Transformative changes in agriculture at multiple scales are needed to ensure sustainability, i.e. achieving food security while fostering social justice and environmental integrity. These transformations go beyond technological fixes and require fundamental changes in cognitive, relational, structural and functional aspects of agricultural systems. However, research on agricultural transformations fails to engage deeply with underlying social aspects such as differing perceptions of sustainability, uncertainties and ambiguities, politics of knowledge, power imbalances and deficits in democracy. In this paper, we suggest that conflict is one manifestation of such underlying social aspects. We present an original conceptualization and analytical framework, wherein conflict is recognized as an important motor for redistribution of power and leverage for social learning that—if addressed through a conflict transformation process—could potentially create a step-change in agricultural transformation towards greater sustainability. Our analysis, building on an extensive literature review and empirical case studies from around the world, suggests a novel approach to guide future transdisciplinary research that can support agricultural transformations towards sustainability.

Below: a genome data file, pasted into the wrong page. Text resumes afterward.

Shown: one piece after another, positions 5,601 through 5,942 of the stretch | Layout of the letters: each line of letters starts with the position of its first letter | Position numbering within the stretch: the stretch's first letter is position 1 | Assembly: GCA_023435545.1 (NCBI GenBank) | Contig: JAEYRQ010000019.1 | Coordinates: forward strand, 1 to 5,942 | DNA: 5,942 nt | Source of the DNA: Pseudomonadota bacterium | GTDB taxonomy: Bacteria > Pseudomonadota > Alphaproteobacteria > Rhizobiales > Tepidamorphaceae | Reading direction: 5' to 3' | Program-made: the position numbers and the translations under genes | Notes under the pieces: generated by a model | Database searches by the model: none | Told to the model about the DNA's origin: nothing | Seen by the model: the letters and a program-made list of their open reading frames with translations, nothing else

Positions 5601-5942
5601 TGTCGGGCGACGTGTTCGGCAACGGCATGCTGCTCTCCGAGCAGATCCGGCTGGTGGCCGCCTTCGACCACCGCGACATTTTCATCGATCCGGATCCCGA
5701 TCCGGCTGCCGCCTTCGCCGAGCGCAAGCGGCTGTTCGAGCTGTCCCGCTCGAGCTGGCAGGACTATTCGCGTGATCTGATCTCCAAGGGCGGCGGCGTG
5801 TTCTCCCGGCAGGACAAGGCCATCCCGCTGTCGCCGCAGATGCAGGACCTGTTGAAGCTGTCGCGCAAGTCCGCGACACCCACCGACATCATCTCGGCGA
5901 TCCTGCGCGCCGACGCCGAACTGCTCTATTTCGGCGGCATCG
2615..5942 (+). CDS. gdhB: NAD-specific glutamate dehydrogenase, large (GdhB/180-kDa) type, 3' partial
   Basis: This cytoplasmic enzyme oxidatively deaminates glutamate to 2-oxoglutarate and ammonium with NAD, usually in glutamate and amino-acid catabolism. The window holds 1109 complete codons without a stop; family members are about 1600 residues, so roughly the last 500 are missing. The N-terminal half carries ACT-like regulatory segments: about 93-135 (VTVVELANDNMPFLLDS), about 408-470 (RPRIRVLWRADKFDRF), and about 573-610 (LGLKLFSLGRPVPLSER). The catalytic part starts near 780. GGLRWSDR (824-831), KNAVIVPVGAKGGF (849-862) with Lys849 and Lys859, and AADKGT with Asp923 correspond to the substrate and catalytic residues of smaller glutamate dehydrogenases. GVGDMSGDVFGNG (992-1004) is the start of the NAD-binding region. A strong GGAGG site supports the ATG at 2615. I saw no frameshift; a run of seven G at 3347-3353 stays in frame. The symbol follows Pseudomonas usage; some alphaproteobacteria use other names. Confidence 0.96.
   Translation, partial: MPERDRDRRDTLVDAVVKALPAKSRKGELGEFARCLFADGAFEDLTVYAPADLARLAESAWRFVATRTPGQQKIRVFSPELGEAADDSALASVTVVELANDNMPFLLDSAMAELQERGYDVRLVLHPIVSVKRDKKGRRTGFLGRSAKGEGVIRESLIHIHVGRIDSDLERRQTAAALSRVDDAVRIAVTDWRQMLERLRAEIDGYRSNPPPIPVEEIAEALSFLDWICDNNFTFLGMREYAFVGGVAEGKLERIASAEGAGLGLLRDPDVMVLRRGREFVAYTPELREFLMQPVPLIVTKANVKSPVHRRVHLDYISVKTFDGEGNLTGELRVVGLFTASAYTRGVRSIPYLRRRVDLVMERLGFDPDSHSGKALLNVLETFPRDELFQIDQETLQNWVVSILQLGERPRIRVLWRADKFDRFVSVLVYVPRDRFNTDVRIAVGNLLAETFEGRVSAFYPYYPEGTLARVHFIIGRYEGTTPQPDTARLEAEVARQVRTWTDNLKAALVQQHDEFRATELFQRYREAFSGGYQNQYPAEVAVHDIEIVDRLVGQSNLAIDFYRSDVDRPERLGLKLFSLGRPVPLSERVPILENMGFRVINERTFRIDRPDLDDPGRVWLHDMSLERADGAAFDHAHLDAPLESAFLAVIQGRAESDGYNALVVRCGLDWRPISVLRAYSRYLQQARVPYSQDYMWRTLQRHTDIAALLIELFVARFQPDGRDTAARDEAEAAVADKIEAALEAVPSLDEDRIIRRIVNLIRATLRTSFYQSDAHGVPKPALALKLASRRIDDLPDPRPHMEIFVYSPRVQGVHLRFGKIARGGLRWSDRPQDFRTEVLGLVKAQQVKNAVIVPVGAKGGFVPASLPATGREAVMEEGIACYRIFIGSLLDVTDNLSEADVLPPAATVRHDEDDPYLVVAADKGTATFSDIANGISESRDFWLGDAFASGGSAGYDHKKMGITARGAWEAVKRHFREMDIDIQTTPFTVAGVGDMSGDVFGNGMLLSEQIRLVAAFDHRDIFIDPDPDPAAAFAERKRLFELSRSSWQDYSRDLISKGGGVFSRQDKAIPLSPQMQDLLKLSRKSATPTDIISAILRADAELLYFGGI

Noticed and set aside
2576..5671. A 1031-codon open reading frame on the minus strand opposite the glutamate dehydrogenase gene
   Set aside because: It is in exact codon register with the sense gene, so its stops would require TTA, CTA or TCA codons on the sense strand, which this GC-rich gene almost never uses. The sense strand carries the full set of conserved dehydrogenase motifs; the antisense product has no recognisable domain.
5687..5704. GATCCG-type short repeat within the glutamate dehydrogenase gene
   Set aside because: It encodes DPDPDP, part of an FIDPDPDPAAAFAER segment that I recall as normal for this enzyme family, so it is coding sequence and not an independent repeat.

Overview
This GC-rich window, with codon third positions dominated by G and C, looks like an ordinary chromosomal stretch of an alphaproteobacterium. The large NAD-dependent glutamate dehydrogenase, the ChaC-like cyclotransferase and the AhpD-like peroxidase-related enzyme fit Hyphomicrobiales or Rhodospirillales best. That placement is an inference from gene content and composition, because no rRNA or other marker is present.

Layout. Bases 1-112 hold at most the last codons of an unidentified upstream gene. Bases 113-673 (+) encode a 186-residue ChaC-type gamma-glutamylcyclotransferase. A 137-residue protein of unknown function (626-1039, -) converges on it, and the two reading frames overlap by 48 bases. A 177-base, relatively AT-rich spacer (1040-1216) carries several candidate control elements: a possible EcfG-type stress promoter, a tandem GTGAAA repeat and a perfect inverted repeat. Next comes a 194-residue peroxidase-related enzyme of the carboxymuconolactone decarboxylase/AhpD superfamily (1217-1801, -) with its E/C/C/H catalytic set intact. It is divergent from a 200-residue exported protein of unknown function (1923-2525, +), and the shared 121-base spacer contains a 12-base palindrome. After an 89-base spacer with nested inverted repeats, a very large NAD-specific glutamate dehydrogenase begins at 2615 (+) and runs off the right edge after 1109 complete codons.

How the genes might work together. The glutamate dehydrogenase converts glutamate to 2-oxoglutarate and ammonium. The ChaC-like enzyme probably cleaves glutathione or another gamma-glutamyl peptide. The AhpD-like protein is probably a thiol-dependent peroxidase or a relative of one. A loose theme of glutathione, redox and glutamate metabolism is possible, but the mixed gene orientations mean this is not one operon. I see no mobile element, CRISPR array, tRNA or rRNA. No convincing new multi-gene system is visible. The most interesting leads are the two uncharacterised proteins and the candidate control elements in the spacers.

- Food systems